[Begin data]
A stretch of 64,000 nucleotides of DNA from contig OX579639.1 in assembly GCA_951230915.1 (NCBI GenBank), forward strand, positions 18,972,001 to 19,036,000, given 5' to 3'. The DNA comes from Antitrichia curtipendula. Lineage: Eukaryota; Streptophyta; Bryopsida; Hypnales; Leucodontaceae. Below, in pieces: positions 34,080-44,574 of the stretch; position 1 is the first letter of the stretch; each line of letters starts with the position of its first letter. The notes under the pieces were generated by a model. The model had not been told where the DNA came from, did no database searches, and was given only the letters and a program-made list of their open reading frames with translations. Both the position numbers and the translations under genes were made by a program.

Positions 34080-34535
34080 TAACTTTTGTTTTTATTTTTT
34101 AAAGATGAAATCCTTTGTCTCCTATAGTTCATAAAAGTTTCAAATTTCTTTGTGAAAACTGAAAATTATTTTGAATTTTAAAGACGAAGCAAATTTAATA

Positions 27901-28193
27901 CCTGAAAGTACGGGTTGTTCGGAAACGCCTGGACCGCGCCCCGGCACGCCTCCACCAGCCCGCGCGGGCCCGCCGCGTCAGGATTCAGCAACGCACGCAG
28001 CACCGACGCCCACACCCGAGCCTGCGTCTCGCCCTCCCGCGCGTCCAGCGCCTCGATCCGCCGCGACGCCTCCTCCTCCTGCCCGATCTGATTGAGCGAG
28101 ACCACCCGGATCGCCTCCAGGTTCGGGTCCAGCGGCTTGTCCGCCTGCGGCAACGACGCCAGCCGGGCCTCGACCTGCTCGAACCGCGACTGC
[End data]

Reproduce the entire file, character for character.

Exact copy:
A stretch of 64,000 nucleotides of DNA from contig OX579639.1 in assembly GCA_951230915.1 (NCBI GenBank), forward strand, positions 18,972,001 to 19,036,000, given 5' to 3'. The DNA comes from Antitrichia curtipendula. Lineage: Eukaryota; Streptophyta; Bryopsida; Hypnales; Leucodontaceae. Below, in pieces: positions 34,080-44,574 of the stretch; position 1 is the first letter of the stretch; each line of letters starts with the position of its first letter. The notes under the pieces were generated by a model. The model had not been told where the DNA came from, did no database searches, and was given only the letters and a program-made list of their open reading frames with translations. Both the position numbers and the translations under genes were made by a program.

Positions 34080-34535
34080 TAACTTTTGTTTTTATTTTTT
34101 AAAGATGAAATCCTTTGTCTCCTATAGTTCATAAAAGTTTCAAATTTCTTTGTGAAAACTGAAAATTATTTTGAATTTTAAAGACGAAGCAAATTTAATA

Positions 27901-28193
27901 CCTGAAAGTACGGGTTGTTCGGAAACGCCTGGACCGCGCCCCGGCACGCCTCCACCAGCCCGCGCGGGCCCGCCGCGTCAGGATTCAGCAACGCACGCAG
28001 CACCGACGCCCACACCCGAGCCTGCGTCTCGCCCTCCCGCGCGTCCAGCGCCTCGATCCGCCGCGACGCCTCCTCCTCCTGCCCGATCTGATTGAGCGAG
28101 ACCACCCGGATCGCCTCCAGGTTCGGGTCCAGCGGCTTGTCCGCCTGCGGCAACGACGCCAGCCGGGCCTCGACCTGCTCGAACCGCGACTGC